The application for the extension must be made within the six-month time period. It should identify the grounds for the request for an extension, indicate the additional time required to effect the transfer and the reasons why the transfer can’t be completed on time.

Where trustees suspect a pension scam they should consider making such an application as soon as due diligence raises concerns and they consider that the criteria to request an extension are met.

The Pension Scams Industry Group, which includes representative bodies from across the pensions industry, has published a code of good practice that sets out due diligence processes to combat pension scams.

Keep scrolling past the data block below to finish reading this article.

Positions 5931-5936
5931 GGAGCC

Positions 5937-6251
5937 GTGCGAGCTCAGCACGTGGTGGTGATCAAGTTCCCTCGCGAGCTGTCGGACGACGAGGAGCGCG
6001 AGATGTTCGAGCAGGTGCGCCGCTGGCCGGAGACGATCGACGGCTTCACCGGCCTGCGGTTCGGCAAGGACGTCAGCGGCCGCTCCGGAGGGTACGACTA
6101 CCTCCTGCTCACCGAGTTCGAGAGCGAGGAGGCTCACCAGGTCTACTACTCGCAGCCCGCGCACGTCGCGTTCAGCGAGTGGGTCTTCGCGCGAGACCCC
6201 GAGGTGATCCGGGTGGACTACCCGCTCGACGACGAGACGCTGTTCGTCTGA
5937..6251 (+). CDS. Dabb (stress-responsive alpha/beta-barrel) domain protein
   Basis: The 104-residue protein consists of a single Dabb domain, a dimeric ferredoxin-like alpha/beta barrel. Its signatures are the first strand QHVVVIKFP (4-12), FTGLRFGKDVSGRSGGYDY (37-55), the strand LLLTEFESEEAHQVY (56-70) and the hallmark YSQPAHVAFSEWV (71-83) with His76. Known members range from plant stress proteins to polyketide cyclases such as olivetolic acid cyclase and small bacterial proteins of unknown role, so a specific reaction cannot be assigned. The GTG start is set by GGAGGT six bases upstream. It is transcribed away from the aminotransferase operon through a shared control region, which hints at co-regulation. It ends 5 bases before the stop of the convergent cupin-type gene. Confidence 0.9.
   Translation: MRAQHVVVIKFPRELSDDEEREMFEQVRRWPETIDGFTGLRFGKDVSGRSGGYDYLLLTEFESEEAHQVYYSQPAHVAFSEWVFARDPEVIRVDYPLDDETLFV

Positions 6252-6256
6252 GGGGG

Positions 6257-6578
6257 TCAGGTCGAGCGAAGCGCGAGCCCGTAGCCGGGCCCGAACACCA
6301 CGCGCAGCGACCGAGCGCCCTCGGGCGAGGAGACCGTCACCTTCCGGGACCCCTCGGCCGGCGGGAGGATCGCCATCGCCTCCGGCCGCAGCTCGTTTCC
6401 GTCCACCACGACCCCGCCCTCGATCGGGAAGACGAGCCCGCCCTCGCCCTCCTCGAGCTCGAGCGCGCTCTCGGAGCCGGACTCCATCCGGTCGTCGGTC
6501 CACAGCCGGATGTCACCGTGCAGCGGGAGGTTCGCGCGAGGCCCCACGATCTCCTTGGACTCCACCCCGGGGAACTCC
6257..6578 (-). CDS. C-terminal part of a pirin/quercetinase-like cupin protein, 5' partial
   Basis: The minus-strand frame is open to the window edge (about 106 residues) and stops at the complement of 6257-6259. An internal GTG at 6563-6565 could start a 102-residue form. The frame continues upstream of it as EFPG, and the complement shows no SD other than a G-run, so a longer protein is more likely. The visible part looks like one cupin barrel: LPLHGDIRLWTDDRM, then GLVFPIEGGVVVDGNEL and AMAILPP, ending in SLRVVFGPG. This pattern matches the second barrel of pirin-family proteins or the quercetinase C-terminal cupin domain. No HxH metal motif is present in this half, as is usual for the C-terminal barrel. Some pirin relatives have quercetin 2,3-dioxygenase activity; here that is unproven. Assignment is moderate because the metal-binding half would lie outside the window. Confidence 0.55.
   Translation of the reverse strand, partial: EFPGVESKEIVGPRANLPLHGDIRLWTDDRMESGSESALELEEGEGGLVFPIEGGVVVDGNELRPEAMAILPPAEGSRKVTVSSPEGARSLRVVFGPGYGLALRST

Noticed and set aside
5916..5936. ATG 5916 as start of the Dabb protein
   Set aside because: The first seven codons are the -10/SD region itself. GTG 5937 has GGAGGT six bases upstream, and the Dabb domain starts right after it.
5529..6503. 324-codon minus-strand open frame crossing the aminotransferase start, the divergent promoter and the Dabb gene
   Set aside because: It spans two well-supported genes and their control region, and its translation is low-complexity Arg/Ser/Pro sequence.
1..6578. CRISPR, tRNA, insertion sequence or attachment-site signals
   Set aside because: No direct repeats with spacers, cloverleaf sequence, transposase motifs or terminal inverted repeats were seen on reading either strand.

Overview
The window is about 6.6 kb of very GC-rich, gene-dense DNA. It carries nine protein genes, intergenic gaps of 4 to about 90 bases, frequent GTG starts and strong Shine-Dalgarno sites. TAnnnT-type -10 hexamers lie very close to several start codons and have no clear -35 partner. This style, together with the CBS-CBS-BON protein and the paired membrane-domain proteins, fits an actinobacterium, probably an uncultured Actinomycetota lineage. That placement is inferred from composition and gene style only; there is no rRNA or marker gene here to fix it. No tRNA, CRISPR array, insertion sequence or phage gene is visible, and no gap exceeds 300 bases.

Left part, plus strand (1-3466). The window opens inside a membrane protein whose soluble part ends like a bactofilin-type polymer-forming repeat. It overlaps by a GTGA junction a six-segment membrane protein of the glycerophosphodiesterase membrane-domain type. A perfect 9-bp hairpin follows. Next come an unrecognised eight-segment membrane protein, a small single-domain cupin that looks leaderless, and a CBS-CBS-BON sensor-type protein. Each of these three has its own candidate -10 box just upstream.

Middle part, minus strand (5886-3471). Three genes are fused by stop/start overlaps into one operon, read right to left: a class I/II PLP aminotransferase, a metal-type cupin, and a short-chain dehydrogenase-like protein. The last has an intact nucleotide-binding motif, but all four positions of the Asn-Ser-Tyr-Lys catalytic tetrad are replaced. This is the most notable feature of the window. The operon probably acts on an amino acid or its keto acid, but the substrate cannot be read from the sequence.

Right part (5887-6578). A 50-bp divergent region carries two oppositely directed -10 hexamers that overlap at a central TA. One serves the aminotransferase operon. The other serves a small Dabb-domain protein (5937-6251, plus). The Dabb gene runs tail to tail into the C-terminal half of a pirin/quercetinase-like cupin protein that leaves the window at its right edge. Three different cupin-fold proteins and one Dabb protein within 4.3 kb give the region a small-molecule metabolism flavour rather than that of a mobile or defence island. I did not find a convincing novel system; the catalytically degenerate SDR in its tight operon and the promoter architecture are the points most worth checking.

If you find out a member has been scammed TPAS provides a service for people who want to know how they can rebuild their pension savings. They can book an appointment by contacting

Approved financial advisers

The FCA regulates firms and individuals that provide financial advice. Scammers sometimes pose as financial advisers and produce smart brochures and websites that even claim to give warnings about scams. Professional-looking marketing materials are not a guarantee of a company’s authenticity. If someone claims to be a financial or pension adviser then members can check with the FCA to make sure they are authorised. It’s important that members check this before they act on any pensions advice that they receive, in addition to remaining alert to other warning signs of a scam.